This is a list of canonical ways to do certain things in R. If you have a suggestion to include on this list, please let me know.

1. How to check the class of an object

I recently contributed to a fix for assertr package. This was the problematic line of code:

if (class(log.mat) == "logical")

This triggered a warning:

warning "the condition has length > 1 and only the first element will be used"

This happened because the object had multiple classes, not only one. To avoid this kind of problems, is better to use the functions base::inherits or methods::is:

x <- list(1)
class(x)
# "list"
is.list(x)
# TRUE
methods::is(object = x, class2 = "list")
# TRUE
inherits(x = x, what = "list")
# TRUE

class(x) <- c("list", "my_special_list")
class(x)
# "list"            "my_special_list"
is.list(x)
# TRUE
inherits(x = x, what = "list")
# TRUE
inherits(x = x, what = "my_special_list")
# TRUE

The differences between base::inherits and methods::is, as explained in the documentation (?class) and here are:

  • The two functions behave consistently with one exception: S4 classes can have conditional inheritance, with an explicit test. In this case, is will test the condition, but inherits ignores all conditional superclasses.
  • A crucial difference is that is is in package methods which is by default not loaded when running Rscript (because it’s slow to load). inherits, by contrast, is from base and therefore readily available in R script programs. 
  • The most obvious place where the two functions differ is when checking if integers are numeric:
    class(1L)
    ## [1] "integer"
    is.numeric(1L)
    ## [1] TRUE
    is(1L, "numeric")
    ## [1] TRUE
    inherits(1L, "numeric")
    ## [1] FALSE

    For more details, see for example this blog entry.

To summarize, instead class(x) == "foo", you should use inherits(x, "foo") or maybe alternatively is(x, "foo").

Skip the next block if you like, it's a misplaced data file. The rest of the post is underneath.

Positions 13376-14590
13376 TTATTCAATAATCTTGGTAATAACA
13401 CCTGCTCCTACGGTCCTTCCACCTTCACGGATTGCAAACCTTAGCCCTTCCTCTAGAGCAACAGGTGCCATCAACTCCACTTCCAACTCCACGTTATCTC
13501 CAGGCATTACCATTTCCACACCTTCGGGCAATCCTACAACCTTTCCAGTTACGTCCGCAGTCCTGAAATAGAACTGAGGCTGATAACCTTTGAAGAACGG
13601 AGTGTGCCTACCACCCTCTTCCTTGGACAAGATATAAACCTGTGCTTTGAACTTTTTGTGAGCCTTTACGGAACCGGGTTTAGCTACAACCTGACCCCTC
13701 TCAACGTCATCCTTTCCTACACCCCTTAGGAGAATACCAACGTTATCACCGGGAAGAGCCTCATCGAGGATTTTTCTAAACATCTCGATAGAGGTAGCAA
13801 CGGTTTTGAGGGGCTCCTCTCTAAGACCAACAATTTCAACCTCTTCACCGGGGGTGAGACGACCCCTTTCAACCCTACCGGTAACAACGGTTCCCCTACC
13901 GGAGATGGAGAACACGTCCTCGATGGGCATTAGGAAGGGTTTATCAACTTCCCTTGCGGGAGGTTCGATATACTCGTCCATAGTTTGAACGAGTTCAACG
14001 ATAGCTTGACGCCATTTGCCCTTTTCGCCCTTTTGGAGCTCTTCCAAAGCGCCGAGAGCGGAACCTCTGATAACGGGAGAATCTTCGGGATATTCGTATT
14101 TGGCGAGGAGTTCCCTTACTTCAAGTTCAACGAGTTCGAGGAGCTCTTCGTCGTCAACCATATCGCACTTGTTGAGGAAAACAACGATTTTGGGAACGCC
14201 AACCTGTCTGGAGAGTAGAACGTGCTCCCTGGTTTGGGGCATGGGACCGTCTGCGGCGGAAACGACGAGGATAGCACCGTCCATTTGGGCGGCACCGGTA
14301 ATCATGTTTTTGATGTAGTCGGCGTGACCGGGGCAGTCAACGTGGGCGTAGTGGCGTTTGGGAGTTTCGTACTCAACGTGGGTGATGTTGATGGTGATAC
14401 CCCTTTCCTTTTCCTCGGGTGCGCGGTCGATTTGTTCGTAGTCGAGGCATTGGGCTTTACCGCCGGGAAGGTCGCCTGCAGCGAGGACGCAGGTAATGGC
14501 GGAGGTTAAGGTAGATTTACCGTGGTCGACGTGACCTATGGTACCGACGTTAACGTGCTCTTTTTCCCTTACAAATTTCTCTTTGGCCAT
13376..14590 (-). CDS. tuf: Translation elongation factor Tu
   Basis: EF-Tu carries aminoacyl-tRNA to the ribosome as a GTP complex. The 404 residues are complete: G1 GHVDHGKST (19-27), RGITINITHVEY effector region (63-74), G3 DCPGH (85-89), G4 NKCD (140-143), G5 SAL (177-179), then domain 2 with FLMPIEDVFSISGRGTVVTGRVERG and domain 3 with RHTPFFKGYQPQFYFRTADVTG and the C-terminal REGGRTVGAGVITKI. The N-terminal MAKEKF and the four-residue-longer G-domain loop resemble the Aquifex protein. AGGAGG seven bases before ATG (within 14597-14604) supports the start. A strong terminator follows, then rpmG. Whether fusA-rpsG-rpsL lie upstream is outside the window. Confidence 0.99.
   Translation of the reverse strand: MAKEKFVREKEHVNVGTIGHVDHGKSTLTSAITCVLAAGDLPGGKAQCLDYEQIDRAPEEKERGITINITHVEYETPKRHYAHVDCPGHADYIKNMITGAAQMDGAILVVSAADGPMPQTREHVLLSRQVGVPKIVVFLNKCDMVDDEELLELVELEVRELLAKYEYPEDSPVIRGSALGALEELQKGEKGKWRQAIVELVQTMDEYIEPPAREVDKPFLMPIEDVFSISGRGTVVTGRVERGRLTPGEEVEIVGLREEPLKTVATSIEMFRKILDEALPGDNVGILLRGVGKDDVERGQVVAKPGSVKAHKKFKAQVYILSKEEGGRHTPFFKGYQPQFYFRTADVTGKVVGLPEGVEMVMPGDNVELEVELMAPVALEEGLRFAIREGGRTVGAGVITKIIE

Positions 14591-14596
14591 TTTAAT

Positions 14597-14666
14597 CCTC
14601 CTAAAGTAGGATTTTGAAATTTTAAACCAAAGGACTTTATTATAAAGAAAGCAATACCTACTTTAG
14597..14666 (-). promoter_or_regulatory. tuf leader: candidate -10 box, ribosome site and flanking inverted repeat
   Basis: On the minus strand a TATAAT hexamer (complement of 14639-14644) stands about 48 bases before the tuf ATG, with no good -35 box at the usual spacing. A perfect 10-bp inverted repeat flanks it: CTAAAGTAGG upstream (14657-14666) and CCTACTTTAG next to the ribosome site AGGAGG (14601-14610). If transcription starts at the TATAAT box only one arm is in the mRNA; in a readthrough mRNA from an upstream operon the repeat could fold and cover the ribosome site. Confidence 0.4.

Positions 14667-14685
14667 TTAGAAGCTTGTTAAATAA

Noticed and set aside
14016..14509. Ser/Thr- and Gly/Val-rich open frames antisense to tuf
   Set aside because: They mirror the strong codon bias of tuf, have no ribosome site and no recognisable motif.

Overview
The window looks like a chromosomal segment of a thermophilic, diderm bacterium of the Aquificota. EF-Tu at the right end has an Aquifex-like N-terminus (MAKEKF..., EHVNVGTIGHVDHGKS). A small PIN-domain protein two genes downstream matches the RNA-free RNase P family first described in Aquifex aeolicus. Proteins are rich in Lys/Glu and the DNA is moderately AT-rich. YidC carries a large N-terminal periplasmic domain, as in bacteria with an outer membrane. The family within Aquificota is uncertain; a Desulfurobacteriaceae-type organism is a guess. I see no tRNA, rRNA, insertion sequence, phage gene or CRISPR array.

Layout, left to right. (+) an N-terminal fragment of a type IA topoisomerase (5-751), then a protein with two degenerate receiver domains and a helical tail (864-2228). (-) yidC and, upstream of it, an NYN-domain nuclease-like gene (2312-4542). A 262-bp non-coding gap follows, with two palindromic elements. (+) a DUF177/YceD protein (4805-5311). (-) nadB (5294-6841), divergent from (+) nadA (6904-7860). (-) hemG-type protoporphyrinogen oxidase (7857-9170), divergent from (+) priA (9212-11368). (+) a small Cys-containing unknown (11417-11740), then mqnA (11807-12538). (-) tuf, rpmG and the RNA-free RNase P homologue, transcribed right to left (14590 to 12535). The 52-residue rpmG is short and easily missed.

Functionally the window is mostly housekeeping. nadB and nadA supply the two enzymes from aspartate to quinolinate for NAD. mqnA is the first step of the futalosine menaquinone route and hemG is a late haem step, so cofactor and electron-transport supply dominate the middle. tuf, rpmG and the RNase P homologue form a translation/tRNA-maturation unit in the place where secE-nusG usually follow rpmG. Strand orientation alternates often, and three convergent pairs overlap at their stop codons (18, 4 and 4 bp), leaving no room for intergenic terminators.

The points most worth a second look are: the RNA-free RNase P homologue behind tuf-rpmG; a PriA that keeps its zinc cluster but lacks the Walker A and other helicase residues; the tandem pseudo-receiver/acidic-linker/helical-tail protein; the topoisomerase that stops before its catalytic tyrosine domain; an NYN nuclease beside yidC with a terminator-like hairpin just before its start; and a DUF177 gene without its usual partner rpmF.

2. How to create a missing variable

A few days ago I saw this very strange (to me) piece of R code:

quote(expr =)

If this is strange to you, read on (and yes, this is perfectly valid R code).

While trying to understand what it does, I found an example on stackoverflow:

 foo <- function(x, do_round) {
    x <- x * 0.01
    if (!missing(do_round)) {
      message("do_round not missing")
      message("do_round: ", do_round)
      round(x)
    } else {
      x
    }
  }

The question was: if I call this function from another function bar,  and x < 10 then do_round in bar() is not defined, but is passed to foo anyway. How can I pass “missing”?

 bar <-function(x) {
    if (x > 10) {
      do_round <- TRUE
    } 
    foo(x = x, do_round = do_round)
  }
  
  bar(x = 9)
  # do_round not missing
  # Error in message("do_round: ", do_round) : object 'do_round' not found 

It turns out that the canonical way to create a missing variable in R is using quote(expr =). An alternative is to use rlang::missing_arg:

bar_missing <-function(x) {
  if (x > 10) {
    do_round <- TRUE
  } else {
    do_round <- quote(expr =)
    #do_round <- rlang::missing_arg()
    foo(x = x, do_round = do_round)
  }
}

bar_missing(x = 9)
# 0.09

I would have rather solved the problem by using default arguments:

foo <- function(x, do_round = FALSE) {
  x <- x * 0.01
  if (do_round) {
    message("do_round not missing")
    message("do_round: ", do_round)
    round(x)
  } else {
    x
  }
}
bar <-function(x) {
  do_round <- x > 10
  foo(x = x, do_round = do_round)
}
bar(9)
# 0.09

but just in case you ever find yourself in the situation where you need to create a missing  variable, you now know how to do it.

Final thought

Just in case you wonder why should you care about all these details, here is a reason: 

Jono Hey - sketchplanations.com

A little bit of slope makes up for a lot of y-intercept.

sketchexplained a little bit of slope makes up for a lot of y-intercept

 

Make a promise. Show up. Do the work. Repeat.